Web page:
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Robert McAlisterRobert McAlister

Robert McAlister

Robert Edward McAlister played a foundational role in the early growth of the Pentecostal Assemblies of Canada (PAOC), the nation’s largest Pentecostal denomination. His labours as an evangelist, pastor, organizer, teacher, writer and missions promoter helped the PAOC grow from twenty-seven churches in 1919 to over one thousand today.

James Craig
5 minute read

Each week, the Voice From the Crowd collection seeks to honour the story of a Canadian leader whose faith can be seen as an inextricable part of their contribution to Canada. Initially launched as the Thread of 1000 Stories initiative to mark Canada’s Sesquicentennial anniversary, this collection continues to grow and expand in partnership with senior editorial advisor, Lloyd Mackey, Founding Editor of the Online Encyclopedia of Canadian Christian Leaders. Join us as we continue to honour Canada’s faithful leaders past and present.

Robert Edward McAlister played a foundational role in the early growth of the Pentecostal Assemblies of Canada (PAOC), the nation’s largest Pentecostal denomination. His labours as an evangelist, pastor, organizer, teacher, writer and missions promoter helped the PAOC grow from twenty-seven churches in 1919 to over one thousand today.

“Lifelong desire to bring people into a personal relationship with Christ.”

McAlister was born in the Ottawa Valley near Cobden, Ontario, one of thirteen children born to James and Margaret McAlister, who were Presbyterians of Scottish descent. Robert left school after the third grade to help on the family farm. Aided by a photographic memory, he educated himself so well that he later became renowned for extensive doctrinal writings. He would strap his Bible to the plough and memorize long passages while he worked the fields. In later years, he became known as the Walking Bible, often reciting lengthy passages of Scripture as he preached.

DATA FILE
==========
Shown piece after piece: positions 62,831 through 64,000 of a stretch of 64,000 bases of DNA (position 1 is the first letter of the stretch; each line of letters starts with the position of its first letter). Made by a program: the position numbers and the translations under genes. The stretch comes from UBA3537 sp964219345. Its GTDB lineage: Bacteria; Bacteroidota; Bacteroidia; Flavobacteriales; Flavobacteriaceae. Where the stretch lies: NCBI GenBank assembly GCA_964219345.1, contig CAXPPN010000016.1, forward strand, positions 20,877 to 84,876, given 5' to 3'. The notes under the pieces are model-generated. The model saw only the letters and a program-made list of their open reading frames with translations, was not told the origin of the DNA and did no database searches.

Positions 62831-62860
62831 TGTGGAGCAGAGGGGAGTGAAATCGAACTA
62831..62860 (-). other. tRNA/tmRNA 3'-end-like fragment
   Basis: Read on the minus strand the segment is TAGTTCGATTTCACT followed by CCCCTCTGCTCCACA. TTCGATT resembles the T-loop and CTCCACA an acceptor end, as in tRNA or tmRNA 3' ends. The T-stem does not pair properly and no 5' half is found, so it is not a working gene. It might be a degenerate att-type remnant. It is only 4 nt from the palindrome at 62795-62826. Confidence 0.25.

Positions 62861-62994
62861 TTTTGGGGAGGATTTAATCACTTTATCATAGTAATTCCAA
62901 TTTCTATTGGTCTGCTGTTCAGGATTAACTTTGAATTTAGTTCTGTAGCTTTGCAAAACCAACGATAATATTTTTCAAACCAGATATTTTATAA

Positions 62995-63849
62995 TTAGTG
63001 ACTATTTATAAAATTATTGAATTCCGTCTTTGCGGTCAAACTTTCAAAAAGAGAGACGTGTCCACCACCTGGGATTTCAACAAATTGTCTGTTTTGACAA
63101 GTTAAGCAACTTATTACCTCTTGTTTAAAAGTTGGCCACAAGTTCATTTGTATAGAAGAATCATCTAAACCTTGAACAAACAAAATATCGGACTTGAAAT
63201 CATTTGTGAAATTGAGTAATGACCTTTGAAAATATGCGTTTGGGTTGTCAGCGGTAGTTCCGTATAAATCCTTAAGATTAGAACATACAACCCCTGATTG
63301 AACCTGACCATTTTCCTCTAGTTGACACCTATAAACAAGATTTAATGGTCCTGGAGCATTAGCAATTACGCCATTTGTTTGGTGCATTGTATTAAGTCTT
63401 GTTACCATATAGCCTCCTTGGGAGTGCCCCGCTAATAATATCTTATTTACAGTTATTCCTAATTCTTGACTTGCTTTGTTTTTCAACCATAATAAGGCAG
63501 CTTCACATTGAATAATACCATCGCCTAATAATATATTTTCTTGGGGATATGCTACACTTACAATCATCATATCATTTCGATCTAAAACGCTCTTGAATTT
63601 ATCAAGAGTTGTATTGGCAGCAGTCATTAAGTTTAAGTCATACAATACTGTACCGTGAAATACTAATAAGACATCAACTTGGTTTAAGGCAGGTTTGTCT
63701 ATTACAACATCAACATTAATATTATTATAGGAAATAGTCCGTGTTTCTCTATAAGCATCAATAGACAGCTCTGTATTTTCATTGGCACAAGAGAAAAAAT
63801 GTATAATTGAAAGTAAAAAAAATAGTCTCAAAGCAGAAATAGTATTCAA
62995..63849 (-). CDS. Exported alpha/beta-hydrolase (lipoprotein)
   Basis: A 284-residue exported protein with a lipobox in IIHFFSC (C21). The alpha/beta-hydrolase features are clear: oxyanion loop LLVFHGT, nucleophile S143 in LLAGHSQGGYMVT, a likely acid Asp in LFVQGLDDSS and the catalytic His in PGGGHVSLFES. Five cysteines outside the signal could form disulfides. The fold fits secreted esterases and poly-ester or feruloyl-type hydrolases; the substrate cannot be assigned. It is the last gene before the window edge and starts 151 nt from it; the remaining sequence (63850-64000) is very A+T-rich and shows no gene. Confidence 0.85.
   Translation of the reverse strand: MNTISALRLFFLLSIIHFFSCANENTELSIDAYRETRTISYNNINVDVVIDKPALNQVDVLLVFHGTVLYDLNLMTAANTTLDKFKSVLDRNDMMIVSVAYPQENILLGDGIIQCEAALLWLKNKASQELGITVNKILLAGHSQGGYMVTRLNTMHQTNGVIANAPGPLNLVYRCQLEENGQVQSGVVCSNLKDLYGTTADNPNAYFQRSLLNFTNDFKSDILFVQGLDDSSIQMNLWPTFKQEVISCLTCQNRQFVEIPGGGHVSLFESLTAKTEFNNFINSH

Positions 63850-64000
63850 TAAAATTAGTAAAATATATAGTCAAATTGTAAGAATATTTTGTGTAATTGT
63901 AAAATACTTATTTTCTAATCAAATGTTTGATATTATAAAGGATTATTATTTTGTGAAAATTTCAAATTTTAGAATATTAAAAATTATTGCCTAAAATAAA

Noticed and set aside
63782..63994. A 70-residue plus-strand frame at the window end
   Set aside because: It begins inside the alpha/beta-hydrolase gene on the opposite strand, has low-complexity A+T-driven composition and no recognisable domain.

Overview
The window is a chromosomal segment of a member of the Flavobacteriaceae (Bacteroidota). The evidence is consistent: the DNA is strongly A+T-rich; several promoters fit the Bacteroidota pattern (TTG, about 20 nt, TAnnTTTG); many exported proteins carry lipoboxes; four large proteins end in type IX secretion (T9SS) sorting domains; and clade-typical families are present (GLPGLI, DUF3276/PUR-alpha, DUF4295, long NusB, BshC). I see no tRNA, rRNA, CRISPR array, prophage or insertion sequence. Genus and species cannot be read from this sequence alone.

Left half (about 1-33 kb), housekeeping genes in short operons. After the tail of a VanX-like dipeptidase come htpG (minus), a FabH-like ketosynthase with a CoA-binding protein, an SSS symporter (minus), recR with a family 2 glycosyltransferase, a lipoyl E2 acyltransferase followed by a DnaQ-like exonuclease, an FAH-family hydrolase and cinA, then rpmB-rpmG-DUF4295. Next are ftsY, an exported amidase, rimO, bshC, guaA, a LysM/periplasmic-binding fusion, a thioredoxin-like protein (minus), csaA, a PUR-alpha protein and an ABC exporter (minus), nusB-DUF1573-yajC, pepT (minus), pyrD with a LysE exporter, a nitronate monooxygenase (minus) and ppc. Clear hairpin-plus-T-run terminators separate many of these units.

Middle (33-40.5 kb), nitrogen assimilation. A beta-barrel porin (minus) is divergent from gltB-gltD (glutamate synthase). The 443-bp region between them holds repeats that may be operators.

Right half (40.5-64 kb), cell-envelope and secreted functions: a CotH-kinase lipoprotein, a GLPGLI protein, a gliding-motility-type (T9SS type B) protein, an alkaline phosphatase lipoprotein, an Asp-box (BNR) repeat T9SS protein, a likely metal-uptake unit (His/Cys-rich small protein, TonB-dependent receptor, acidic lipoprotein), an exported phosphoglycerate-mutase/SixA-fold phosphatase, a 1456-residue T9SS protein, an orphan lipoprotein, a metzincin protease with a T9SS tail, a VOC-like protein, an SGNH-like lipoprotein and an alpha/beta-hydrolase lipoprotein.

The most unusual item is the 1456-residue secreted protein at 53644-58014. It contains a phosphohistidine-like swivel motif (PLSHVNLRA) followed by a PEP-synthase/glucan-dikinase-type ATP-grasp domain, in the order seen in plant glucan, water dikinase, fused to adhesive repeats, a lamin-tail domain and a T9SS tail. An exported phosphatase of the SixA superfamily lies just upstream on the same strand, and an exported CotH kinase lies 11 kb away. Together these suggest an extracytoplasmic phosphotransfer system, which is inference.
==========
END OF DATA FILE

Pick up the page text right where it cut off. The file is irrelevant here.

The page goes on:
In the late 1880s, the Ottawa Valley came under the influence of Ralph C. Horner, a fiery Methodist evangelist. Horner’s brand of holiness religion was welcomed by the Methodist church in Cobden, and when he was expelled from the denomination in 1895 that church became a branch of his Holiness Movement Church. It was in that church that McAlister converted to Christ around 1900. Sensing a call to the ministry in 1901, he entered God’s Bible School, a small Holiness college in Cincinnati. Poor health during his second year of studies forced his return home. After his recovery he began preaching for the Holiness Movement Church instead of returning to school.